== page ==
Thursday, July 2, 2015

Ithaca DWI Lawyer: What's the POINT of a Suppression hearing???

What is the POINT of a 
in New York?

In a New York criminal case ---whether it is a DWI or not, a SUPPRESSION HEARING is the defense attorney's first real opportunity to challenge the government's evidence against you. 

In practical terms, IT IS A SNEAK PREVIEW OF A TRIAL.

Every Suppression hearing is different... you have to have a good REASON to make a motion for a suppression hearing.  

Getting a Suppression hearing granted by a Judge is NOT GUARANTEED.  We, as defense lawyers, have to put very specific reasons backed up by facts for a Judge to allow us to have a hearing.  Some judges won't let you do them --while other judges think of suppression hearings as almost automatic in certain types of cases.  

Especially if  you have a DWI case in the TOWN JUSTICE Courts of upstate New better make sure that your motion is absolutely beautiful, thorough, and complete.  If not, there's a good chance the Town Justice won't grant you a hearing. 


Well, like I said, for each case it is different---let's discuss a DWI Case specifically. 

1.  We challenge the Probable Cause of the Traffic Stop

2.  We challenge the Probable Cause of the Arrest

3.  We challenge whether any statements made should be suppressed 

THOSE ARE THE THREE MOST COMMON THINGS TO CHALLENGE IN A DWI CASE.  However, there are separate hearings that can be granted (WITH GOOD REASON) to challenge other issues in a DWI... 

- We might be able to challenge whether the REFUSAL to take the Breath Test was valid

-We might be able to challenge if your MIRANDA RIGHTS were violated

If the Judge believes any of our arguments as to why some of the government's evidence should be suppressed, he could exclude it partially or completely from a future trial --thereby weakening or even destroying the case.  (this is a rare occurrence).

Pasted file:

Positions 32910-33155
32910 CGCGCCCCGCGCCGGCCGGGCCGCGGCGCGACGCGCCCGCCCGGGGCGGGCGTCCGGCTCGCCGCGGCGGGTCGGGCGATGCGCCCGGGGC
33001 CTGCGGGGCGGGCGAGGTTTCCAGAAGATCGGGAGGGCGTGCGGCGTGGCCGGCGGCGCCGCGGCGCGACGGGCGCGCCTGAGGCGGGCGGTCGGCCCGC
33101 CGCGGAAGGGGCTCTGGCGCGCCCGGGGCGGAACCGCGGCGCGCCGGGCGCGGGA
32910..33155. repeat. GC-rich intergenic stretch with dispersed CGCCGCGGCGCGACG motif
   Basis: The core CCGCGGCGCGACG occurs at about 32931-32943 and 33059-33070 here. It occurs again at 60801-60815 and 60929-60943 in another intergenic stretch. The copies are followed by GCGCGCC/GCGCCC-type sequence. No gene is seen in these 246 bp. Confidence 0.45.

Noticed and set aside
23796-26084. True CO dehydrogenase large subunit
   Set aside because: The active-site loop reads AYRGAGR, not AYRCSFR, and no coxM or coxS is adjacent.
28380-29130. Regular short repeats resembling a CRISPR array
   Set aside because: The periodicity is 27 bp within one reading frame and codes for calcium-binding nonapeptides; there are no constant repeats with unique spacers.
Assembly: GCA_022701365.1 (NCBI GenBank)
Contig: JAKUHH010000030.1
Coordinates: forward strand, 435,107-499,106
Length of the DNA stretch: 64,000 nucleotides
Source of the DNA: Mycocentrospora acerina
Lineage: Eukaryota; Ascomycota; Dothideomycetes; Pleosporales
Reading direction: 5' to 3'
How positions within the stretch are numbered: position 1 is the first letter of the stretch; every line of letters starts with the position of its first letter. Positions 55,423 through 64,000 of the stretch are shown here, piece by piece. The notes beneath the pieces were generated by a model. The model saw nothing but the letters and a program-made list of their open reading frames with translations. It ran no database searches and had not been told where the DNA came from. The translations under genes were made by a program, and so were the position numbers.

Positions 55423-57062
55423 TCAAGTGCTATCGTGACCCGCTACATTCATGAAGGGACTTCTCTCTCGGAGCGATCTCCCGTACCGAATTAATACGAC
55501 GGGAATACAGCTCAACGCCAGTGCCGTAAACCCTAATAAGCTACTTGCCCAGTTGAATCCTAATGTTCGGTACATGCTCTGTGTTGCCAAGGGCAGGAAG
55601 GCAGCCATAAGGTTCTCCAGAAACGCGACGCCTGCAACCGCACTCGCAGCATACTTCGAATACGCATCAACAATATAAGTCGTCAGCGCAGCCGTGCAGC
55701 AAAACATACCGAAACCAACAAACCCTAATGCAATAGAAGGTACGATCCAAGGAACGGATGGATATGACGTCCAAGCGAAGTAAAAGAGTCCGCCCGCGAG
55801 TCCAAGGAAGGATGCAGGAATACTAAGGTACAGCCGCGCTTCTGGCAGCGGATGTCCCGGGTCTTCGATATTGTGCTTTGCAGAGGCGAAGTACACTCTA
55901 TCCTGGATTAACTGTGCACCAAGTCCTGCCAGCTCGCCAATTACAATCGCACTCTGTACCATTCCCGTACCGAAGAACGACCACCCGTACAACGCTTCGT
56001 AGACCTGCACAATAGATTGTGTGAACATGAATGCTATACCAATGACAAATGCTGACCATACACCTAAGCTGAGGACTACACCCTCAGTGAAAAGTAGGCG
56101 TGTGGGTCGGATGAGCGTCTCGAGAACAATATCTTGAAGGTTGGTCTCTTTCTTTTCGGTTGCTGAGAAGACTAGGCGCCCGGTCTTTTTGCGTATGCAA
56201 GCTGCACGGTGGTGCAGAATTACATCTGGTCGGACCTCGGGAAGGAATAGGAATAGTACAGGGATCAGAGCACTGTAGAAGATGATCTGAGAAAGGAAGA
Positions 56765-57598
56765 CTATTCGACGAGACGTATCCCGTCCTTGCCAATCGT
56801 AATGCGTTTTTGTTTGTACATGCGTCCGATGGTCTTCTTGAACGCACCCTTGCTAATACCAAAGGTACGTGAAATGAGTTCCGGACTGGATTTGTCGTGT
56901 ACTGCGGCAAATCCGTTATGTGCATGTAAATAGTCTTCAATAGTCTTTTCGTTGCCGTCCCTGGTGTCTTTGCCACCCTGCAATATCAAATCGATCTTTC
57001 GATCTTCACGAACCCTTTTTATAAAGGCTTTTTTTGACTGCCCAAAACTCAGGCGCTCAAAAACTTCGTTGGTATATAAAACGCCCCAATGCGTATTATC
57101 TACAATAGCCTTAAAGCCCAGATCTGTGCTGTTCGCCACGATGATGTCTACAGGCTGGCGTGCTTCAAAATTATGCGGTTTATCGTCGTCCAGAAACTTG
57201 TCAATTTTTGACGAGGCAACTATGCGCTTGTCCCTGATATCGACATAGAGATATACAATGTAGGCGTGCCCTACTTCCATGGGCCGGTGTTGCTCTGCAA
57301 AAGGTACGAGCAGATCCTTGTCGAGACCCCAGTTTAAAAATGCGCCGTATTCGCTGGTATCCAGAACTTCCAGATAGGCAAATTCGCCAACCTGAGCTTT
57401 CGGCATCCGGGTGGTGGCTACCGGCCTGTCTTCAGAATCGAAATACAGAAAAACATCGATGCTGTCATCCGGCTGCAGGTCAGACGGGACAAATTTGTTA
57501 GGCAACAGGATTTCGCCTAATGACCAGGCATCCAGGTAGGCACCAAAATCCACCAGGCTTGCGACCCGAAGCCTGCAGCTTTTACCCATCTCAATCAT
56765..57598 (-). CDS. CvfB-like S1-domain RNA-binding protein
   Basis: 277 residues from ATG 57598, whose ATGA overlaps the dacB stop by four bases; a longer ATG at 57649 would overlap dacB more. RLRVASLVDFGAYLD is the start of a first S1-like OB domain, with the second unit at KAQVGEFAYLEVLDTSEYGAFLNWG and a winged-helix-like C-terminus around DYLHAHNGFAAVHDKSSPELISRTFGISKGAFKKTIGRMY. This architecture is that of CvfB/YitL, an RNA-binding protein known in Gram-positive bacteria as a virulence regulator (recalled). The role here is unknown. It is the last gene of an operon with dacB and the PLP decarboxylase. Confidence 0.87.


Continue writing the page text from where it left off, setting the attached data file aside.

**NOTE:  It is very rare indeed for a Judge to entirely throw out important evidence in any case --especially in a criminal case.  There would have to be an airtight reason for a trial Judge to exclude any evidence in a DWI case.  *** 


Sometimes, we like to push cases to a suppression hearing just so we can get the Prosecutor and the Police Officers in the Court room together.   

Let's say, for example, that negotiations over a Plea Offer have been stalled.  The Prosecutor won't budge on a plea offer that we think isn't fair for our client.  Then, if we felt it was in the best interest of the client, we would seek a suppression hearing to cross-examine the Officer.  

If he answers things poorly --he is doing so under oath.   The prosecutor may think twice about his terrible offer and make it better if he sees that his case is harder to prove because he has a bad witness. 

Also, any time we cross-examine an officer on the stand, he is testifying under oath.  That means we are DEVELOPING GOOD TESTIMONY to use again if we ever need to go to a trial down the road.  

We get a copy of the Suppression Hearing transcript so that we can use it at a trial --and the police officer will be forced to testify the same way as he did at the suppression hearing at the trial.  If says something new or different at the trial, we can use the suppression hearing transcript to show the JURY that he is LYING!  Or he is mistaken!  Either way it is good our client.  

Basically, a suppression hearing can give both the Prosecutor and defense an idea of how a trial might go...for better or for worse.  

They are usually reserved for cases where the plea offer isn't what we would like it to be --in an effort to improve it.  That's typically the primary goal of a suppression hearing in practical terms.